Saturday, July 16, 2016

Mike Pence, the "Early" Polls and Hillary's Fork in the Road Moment


A few words on Donald Trump's choice of Mike Pence as his running mate.

Let's face it, it was a no-brainer. Pence was the only viable option from an extremely weak field, and that's putting it mildly. Seriously, when your only competition is Newt Gingrich, a man who's burned more bridges in his life than Rommel during World War II, and Chris Christie, whose approval rating in his home state of New Jersey is hovering around the mid-twenties, you can be Dan Quayle and still be better.

But here's the rub. While Pence may not come with the usual assortment of bat-shit crazy baggage that Christie and Gingrich would've brought, that doesn't mean he's clean as a whistle, either. His biggest problem is his ideology. He's basically Rick Santorum only with a day job. You might remember that it was Pence who signed that ridiculous religious freedom bill into law last year and who earned the scorn of the business community in Indiana for doing so. He may be the darling among the conservative evangelicals, but he's hardly the Chamber of Commerce's favorite son.

And that could spell trouble for il Duce. Throwing red meat at Christian conservatives may net him a few extra votes here and there - though to be honest, I'm pretty sure that lot would throw down with Lucifer himself if it meant keeping Hillary out of the White House - but picking a candidate who bucked the business community is no way to ingratiate yourself with them. Quite the contrary. If one of your main arguments is that you're an expert on how to run a business, why would you pick a running mate who is perceived as inimical to that argument?

Still, all things considered, Pence's selection is ostensibly the safe move, which is unusual for a man whose idea of playing it safe is going ten minutes without saying something asinine. It also means that Clinton will likely opt for a more traditional (e.g., safe) running mate, like Tim Kaine.

Now, let's talk about these "early" poll numbers.

A lot of Hillary supporters are getting extremely nervous over a recent poll that showed Clinton and Trump tied at 40 points a piece. And a lot of Bernie supporters are saying, "we told you so." A little clarity is in order.

First off, it was one poll: CBS/NY Times. Another poll taken at virtually the same time by Marist shows Clinton leading by either 3 or 5 points, depending on which one you go with. And that brings me to the real crux of the potential problem for her. Let me explain.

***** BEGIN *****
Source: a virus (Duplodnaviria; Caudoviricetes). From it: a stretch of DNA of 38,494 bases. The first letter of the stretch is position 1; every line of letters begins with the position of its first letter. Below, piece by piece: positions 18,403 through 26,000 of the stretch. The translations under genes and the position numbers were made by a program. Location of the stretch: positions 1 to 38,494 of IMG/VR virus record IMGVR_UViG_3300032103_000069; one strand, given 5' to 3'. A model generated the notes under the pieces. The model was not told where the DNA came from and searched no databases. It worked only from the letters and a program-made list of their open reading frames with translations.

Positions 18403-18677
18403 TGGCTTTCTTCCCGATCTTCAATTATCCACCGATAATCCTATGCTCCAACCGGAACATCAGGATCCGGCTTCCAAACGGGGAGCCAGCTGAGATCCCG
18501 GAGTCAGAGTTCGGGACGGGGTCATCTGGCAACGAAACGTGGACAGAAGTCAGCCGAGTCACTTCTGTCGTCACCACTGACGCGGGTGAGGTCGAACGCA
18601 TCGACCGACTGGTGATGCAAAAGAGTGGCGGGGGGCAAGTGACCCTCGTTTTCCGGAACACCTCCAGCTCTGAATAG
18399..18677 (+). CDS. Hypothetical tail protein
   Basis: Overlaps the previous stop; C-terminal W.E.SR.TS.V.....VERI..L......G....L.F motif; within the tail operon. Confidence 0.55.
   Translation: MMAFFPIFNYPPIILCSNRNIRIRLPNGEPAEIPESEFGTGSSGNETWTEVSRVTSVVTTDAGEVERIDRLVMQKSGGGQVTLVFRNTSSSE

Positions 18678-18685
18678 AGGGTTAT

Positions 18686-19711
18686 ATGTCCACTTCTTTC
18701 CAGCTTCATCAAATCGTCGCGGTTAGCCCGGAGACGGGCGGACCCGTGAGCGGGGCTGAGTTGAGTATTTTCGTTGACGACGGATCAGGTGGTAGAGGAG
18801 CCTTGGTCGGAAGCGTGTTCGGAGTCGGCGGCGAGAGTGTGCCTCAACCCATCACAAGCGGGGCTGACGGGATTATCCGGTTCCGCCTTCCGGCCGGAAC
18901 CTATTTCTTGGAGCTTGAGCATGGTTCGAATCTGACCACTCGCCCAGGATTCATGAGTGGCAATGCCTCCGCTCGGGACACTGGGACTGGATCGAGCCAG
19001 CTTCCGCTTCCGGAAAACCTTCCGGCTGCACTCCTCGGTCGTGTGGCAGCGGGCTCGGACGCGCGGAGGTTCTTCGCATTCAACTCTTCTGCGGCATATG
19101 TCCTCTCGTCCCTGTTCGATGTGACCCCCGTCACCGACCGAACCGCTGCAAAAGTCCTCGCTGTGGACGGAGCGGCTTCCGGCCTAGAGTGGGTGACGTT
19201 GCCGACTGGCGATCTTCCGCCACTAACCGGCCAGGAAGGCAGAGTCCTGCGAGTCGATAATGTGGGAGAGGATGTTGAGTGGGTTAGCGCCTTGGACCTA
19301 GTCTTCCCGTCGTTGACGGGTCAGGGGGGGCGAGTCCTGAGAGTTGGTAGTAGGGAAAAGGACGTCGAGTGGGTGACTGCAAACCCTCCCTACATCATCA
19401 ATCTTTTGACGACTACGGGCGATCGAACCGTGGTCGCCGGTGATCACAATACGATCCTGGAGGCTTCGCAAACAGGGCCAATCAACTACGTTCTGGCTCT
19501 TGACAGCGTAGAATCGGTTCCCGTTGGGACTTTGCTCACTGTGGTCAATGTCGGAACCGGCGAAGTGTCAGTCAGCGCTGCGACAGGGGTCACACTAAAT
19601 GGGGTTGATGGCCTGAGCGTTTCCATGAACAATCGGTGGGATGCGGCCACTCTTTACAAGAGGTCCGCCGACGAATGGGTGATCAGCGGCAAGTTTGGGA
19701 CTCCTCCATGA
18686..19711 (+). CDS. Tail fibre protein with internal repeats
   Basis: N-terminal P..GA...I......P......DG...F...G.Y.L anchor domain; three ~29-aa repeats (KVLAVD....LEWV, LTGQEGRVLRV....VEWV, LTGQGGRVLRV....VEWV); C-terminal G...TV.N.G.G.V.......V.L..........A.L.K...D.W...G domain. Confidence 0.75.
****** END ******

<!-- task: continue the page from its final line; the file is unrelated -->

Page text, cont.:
Marist ran two polls: one with just Trump and Clinton; the other with all four candidates, including Jill Stein and Gary Johnson. In the national poll, Clinton was ahead by 3 points when paired against just Trump. But in a four-way race, her lead increased to 5 points. Just from those two polls alone, you'd conclude that Clinton fairs better in a four-way contest.

Unfortunately, that same same pollster ran a series of polls in battleground states that said just the opposite. It seems that in those polls Clinton doesn't do as well in a crowded field. For instance in Colorado, Clinton's lead over Trump goes from 8 points to 6; in Virginia, it goes from 9 pints to 7; and in Florida, it goes from 7 points to 5. The only battleground state that stayed unaffected was North Carolina, where she is surprisingly ahead by 6 points.

Again, I caution, it's way too early to put any meaningful weight behind these poll numbers. For one thing, the undecided vote is WAY too high to make them reliable. For another, these polls were taken immediately after the James Comey press conference, which no doubt had an impact in the responses. How could it not?

But the one thing I would be concerned about if I were the Clinton camp is the Gary Johnson effect. Typically, Libertarian candidates tend to siphon off more votes from Republican candidates than Democratic ones. From the state polling we've seen that doesn't appear to be the case here. Johnson appears to be hurting Clinton more than Trump. Why is that?